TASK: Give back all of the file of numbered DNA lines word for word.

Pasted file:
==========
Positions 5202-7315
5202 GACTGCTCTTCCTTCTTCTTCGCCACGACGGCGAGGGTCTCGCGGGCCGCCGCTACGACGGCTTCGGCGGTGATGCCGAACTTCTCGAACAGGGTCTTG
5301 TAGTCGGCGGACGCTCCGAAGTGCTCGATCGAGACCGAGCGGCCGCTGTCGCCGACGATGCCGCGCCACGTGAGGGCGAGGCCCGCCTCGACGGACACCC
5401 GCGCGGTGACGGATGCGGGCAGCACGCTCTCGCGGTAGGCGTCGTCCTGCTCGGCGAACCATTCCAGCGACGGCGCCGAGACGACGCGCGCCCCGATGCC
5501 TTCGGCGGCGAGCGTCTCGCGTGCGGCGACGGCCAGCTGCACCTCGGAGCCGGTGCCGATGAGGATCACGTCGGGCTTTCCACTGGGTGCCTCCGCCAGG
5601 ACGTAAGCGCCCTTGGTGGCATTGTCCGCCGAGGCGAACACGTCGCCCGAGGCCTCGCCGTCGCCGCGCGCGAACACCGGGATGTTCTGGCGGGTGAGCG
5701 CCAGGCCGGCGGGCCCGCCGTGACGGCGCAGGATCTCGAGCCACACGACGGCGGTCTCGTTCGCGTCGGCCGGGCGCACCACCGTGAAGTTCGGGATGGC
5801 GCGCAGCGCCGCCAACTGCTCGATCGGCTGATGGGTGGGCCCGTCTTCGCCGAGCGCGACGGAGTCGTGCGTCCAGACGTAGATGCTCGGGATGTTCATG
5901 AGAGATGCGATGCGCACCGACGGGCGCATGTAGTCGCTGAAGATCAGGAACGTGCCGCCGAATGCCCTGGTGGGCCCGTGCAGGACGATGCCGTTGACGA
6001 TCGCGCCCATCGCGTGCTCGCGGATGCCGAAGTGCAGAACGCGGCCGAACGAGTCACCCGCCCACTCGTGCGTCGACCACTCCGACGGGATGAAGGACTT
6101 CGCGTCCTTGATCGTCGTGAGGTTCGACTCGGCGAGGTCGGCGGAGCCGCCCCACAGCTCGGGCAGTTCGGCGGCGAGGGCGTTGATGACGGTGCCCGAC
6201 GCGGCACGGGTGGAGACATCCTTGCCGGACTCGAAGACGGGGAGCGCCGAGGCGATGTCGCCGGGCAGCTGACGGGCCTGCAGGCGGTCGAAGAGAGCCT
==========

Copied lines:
Positions 5202-7315
5202 GACTGCTCTTCCTTCTTCTTCGCCACGACGGCGAGGGTCTCGCGGGCCGCCGCTACGACGGCTTCGGCGGTGATGCCGAACTTCTCGAACAGGGTCTTG
5301 TAGTCGGCGGACGCTCCGAAGTGCTCGATCGAGACCGAGCGGCCGCTGTCGCCGACGATGCCGCGCCACGTGAGGGCGAGGCCCGCCTCGACGGACACCC
5401 GCGCGGTGACGGATGCGGGCAGCACGCTCTCGCGGTAGGCGTCGTCCTGCTCGGCGAACCATTCCAGCGACGGCGCCGAGACGACGCGCGCCCCGATGCC
5501 TTCGGCGGCGAGCGTCTCGCGTGCGGCGACGGCCAGCTGCACCTCGGAGCCGGTGCCGATGAGGATCACGTCGGGCTTTCCACTGGGTGCCTCCGCCAGG
5601 ACGTAAGCGCCCTTGGTGGCATTGTCCGCCGAGGCGAACACGTCGCCCGAGGCCTCGCCGTCGCCGCGCGCGAACACCGGGATGTTCTGGCGGGTGAGCG
5701 CCAGGCCGGCGGGCCCGCCGTGACGGCGCAGGATCTCGAGCCACACGACGGCGGTCTCGTTCGCGTCGGCCGGGCGCACCACCGTGAAGTTCGGGATGGC
5801 GCGCAGCGCCGCCAACTGCTCGATCGGCTGATGGGTGGGCCCGTCTTCGCCGAGCGCGACGGAGTCGTGCGTCCAGACGTAGATGCTCGGGATGTTCATG
5901 AGAGATGCGATGCGCACCGACGGGCGCATGTAGTCGCTGAAGATCAGGAACGTGCCGCCGAATGCCCTGGTGGGCCCGTGCAGGACGATGCCGTTGACGA
6001 TCGCGCCCATCGCGTGCTCGCGGATGCCGAAGTGCAGAACGCGGCCGAACGAGTCACCCGCCCACTCGTGCGTCGACCACTCCGACGGGATGAAGGACTT
6101 CGCGTCCTTGATCGTCGTGAGGTTCGACTCGGCGAGGTCGGCGGAGCCGCCCCACAGCTCGGGCAGTTCGGCGGCGAGGGCGTTGATGACGGTGCCCGAC
6201 GCGGCACGGGTGGAGACATCCTTGCCGGACTCGAAGACGGGGAGCGCCGAGGCGATGTCGCCGGGCAGCTGACGGGCCTGCAGGCGGTCGAAGAGAGCCT